Wald, J. T., Lowery-Schrandt, S., Hayes, D. L., & Kotsenas, A. L. (2018). Mayo Clinic Care Network: a collaborative health care model. Journal of the American College of Radiology, 15(1PB), 167-172. https://www.jacr.org/article/S1546-1440(17)31186-9/pdf

 

 

RESPOND HERE (150 W0RDS, 2 REFERENCES)

Hello Ali,

I do agree with you that among one of the healthcare organizations that have successfully incorporated innovations in technology to increase collaboration is Mayo Clinic. This giant healthcare system has well established networks in over 140 countries and 50 states in the US. This extensive coverage with an annual patient load going to over one million, it calls on improved technological innovations that promote timely and effective care to the patients. Among the 65,000 employers of the clinic, there are various specialties that work in multidisciplinary team’s collaboration approach to deliver quality care. Dr. William. J. Mayo, the founder of the organization, had the greater vision on how clinical collaboration would be the most efficient and effective way to deliver quality and timely care to the patients (Taberna et al., 2020). “The best interest of the patient is the only interest to be considered, and in order that the sick may have the benefit of advancing knowledge, union of forces is necessary.” — Dr. William J. Mayo, 1910 (“Mayo Clinic Care Network – About Us – Mayo Clinic, 2019”).

 

References

Mayo Clinic Care Network – About Us – Mayo Clinic. (2019). Mayoclinic.org; https://www.mayoclinic.org/about-mayo-clinic/care-network

Taberna, M., Gil Moncayo, F., Jané-Salas, E., Antonio, M., Arribas, L., Vilajosana, E., Peralvez Torres, E., & Mesía, R. (2020). The Multidisciplinary Team (MDT) Approach and Quality of Care. Frontiers in Oncology, 10(85). https://doi.org/10.3389/fonc.2020.00085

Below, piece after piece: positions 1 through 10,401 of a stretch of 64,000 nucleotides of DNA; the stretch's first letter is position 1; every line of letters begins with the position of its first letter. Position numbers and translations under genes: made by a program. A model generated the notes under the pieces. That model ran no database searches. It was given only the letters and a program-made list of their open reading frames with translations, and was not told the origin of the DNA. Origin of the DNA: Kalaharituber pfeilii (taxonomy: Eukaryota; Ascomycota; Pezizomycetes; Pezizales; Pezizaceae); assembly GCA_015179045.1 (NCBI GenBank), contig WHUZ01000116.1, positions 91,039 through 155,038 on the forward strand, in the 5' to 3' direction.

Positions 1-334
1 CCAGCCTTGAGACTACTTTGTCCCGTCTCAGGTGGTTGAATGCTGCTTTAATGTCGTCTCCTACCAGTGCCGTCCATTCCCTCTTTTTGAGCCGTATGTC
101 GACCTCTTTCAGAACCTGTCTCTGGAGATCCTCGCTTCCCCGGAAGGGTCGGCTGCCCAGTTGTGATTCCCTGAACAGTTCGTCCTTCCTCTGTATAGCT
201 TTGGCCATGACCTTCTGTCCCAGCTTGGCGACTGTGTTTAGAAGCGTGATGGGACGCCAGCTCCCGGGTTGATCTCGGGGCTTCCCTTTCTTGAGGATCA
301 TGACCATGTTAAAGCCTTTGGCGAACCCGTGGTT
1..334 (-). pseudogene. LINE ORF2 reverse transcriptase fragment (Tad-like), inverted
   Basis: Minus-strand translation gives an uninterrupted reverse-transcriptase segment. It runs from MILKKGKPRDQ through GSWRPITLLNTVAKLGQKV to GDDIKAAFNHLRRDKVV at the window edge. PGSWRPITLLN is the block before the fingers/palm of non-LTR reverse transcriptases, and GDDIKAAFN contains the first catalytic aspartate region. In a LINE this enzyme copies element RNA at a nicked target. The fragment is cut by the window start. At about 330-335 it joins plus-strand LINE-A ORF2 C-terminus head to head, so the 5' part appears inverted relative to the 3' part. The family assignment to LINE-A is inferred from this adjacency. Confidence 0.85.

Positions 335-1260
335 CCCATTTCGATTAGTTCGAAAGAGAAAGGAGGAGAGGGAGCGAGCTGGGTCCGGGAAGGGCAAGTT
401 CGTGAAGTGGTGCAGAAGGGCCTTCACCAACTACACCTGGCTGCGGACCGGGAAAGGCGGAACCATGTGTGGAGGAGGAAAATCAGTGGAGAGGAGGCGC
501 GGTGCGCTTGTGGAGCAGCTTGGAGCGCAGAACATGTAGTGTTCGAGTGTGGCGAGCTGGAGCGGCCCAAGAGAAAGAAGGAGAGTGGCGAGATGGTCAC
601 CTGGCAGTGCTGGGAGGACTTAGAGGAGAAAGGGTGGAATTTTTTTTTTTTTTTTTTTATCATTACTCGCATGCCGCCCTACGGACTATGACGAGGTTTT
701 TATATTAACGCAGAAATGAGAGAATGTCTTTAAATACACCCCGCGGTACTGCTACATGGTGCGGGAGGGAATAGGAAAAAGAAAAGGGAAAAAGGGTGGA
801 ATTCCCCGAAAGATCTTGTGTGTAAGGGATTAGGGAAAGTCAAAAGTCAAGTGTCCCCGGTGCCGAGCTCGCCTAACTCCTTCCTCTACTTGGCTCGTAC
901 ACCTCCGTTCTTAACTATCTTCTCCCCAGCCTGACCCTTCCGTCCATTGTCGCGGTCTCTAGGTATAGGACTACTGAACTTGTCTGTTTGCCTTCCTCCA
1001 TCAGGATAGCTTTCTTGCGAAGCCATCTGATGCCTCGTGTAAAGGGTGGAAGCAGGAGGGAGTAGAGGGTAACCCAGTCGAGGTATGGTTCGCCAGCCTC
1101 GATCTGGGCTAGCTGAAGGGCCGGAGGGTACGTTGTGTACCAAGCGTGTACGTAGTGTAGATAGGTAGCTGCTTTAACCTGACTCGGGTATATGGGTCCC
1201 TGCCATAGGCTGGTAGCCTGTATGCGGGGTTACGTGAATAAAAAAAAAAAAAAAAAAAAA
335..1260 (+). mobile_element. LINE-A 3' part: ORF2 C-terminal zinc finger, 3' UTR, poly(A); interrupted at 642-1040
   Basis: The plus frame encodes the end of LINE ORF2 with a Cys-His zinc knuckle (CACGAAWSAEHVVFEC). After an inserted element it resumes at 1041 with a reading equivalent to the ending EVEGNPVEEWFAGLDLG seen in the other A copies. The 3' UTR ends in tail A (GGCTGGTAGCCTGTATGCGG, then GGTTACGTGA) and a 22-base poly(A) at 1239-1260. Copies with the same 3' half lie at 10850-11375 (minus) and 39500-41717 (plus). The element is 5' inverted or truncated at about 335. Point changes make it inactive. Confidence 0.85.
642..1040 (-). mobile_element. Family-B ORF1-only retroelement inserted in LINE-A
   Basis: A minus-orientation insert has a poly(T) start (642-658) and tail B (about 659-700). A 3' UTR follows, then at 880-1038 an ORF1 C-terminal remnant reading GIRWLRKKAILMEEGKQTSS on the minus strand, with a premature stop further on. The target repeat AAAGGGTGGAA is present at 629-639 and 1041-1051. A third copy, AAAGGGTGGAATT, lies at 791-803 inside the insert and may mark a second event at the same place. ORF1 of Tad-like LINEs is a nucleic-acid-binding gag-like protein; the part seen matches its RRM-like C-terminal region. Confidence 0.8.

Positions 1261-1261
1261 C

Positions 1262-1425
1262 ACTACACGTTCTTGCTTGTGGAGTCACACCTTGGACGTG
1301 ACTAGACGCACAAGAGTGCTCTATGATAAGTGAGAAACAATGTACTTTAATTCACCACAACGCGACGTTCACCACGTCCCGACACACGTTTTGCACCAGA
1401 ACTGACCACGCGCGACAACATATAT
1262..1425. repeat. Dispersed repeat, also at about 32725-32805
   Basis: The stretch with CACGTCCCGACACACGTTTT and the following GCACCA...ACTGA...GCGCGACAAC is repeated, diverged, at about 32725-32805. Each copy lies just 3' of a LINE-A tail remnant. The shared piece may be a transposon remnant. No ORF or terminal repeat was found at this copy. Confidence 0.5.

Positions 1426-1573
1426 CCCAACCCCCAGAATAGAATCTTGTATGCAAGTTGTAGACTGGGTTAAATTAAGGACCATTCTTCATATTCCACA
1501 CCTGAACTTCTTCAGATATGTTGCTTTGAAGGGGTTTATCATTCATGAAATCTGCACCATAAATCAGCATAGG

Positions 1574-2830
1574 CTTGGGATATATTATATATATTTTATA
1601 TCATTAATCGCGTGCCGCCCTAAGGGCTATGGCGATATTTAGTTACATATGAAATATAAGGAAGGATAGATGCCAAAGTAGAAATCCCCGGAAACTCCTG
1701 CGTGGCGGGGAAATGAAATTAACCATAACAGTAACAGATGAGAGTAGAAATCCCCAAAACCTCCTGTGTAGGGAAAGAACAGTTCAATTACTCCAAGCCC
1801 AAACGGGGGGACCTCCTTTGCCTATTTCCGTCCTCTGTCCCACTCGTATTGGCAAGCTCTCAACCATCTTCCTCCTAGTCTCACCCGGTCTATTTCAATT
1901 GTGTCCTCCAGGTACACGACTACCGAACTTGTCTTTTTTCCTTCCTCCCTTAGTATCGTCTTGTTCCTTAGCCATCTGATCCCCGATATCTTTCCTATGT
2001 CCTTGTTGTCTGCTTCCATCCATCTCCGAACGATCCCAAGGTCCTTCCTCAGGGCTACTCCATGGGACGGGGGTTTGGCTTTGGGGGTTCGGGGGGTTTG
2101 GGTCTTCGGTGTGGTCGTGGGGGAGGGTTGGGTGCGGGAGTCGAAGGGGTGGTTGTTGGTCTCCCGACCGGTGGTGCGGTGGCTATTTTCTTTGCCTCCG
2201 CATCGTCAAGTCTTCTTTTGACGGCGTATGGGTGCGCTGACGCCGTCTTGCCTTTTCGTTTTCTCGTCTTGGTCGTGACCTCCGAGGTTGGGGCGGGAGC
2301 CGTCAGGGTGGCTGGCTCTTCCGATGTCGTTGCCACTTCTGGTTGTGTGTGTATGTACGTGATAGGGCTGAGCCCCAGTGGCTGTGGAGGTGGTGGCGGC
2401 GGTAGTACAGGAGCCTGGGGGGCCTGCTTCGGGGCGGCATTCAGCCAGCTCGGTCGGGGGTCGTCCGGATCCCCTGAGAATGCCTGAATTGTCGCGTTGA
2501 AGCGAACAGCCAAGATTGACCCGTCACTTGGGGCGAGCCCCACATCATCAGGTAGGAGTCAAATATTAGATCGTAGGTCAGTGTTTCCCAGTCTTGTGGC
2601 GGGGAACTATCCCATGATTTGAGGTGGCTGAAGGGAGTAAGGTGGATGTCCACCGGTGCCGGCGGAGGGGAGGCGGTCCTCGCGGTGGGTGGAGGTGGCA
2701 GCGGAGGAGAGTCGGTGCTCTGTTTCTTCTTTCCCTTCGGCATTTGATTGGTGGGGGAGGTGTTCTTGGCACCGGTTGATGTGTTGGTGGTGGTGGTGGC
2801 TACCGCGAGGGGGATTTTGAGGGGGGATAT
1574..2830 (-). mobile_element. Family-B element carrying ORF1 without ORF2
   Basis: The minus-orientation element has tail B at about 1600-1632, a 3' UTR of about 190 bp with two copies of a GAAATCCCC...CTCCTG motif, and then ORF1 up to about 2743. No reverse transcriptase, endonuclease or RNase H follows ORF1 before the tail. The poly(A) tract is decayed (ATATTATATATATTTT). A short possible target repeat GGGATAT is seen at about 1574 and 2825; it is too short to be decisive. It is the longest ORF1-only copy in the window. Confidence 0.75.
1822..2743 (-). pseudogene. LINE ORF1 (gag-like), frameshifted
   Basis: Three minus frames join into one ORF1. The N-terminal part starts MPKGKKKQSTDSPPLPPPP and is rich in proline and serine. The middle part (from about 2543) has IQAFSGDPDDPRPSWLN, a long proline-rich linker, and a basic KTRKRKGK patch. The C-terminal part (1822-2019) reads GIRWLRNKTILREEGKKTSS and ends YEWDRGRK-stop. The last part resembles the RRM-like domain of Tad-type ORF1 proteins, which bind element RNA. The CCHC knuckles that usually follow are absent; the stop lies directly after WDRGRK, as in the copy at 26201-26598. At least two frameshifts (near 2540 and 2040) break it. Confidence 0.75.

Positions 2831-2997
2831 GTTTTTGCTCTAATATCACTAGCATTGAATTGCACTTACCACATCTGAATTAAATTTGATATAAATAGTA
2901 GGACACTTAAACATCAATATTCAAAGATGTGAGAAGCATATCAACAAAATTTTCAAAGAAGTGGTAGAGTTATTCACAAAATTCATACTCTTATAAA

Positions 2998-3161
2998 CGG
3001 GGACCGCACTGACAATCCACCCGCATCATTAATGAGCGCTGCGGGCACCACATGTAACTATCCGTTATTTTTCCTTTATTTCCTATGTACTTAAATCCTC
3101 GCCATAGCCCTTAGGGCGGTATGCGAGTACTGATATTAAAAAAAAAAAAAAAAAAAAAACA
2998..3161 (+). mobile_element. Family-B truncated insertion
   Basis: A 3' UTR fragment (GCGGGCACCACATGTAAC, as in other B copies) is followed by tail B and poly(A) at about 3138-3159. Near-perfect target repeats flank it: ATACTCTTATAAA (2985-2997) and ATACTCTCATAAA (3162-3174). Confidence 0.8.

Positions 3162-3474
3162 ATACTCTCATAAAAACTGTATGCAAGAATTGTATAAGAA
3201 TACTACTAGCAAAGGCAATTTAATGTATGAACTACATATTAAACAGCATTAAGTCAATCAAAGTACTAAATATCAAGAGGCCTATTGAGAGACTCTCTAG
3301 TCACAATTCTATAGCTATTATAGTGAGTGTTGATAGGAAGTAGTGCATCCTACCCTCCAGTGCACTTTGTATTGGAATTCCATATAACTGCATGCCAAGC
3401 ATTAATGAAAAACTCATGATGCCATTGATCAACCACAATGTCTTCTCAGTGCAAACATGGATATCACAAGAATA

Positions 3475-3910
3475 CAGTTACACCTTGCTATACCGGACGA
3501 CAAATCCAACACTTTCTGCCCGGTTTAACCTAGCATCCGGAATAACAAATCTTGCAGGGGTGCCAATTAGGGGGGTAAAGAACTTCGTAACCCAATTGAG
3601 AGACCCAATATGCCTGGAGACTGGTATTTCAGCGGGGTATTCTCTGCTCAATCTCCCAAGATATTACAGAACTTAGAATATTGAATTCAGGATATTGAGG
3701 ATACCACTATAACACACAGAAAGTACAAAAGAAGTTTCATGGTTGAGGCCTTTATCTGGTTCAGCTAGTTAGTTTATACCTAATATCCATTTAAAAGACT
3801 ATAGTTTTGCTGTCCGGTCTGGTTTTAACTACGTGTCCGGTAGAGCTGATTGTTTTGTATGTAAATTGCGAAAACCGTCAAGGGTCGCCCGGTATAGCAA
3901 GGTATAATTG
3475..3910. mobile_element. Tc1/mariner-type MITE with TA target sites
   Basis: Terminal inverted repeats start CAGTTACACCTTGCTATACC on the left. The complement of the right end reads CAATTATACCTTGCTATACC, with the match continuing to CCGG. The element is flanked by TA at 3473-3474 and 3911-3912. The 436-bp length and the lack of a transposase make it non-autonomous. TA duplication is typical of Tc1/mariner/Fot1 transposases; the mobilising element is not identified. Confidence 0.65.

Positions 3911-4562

Re: Topic 5 DQ 2

Accountable Care Organizations (ACOs) are composed of physician groups, hospitals, and other professions that provide health care to provide quality, systematic care to Medicare patients. ACOs tend to reduce health care costs through the coordination of care that eliminates overlapping or duplicated methods of care. All members must collaborate to create a smooth transition in care to achieve maximum reimbursement. ACO members are driven to create innovations that improve care and reduce costs to receive full reimbursement from Medicare. Within this idea, many programs have been created to provide optimal patient outcomes. The total joint replacement initiative seeks to optimize patients, reduce the recovery period, minimize complications, and decrease health care costs. The joint replacement center addresses areas of nutrition, wound healing, deep vein thrombosis prophylaxis, pain control, medications for nausea, early ambulation, and physical and occupational therapy. These areas are addressed to prevent complications and hospital readmissions. Perioperative service at the hospital I work at has established clinical pathways that utilize evidence-based practices for optimal care. This is a beneficial scenario for patients. The nation’s health care personnel must collaborate to develop innovative ideas to maximize patient outcomes while reducing costs. D’Aunno et al. (2018) identify several factors of high-performing ACOs. These components are physician collaboration with hospitals, optimal physician group practice before ACO adoption, effective physician leaders focused on high-quality care, adept use of information systems, constructive feedback to physicians, and care coordinators (D’Aunno et al., 2018). Addressing these areas in an ACO will assist in providing optimal care with resultant reimbursement.

 

 

References

D’Aunno, T., Broffman, L., Sparer, M., & Kumar, S. R. (2018). Factors that distinguish high-performing accountable care organizations in the medicare shared savings program. Health Services Research53(1), 120–137. https://doi.org/10.1111/1475-6773.12642

 

RESPOND HERE (150 W0RDS, 2 REFERENCES)

 

 

MELINA

Re: Topic 5 DQ 2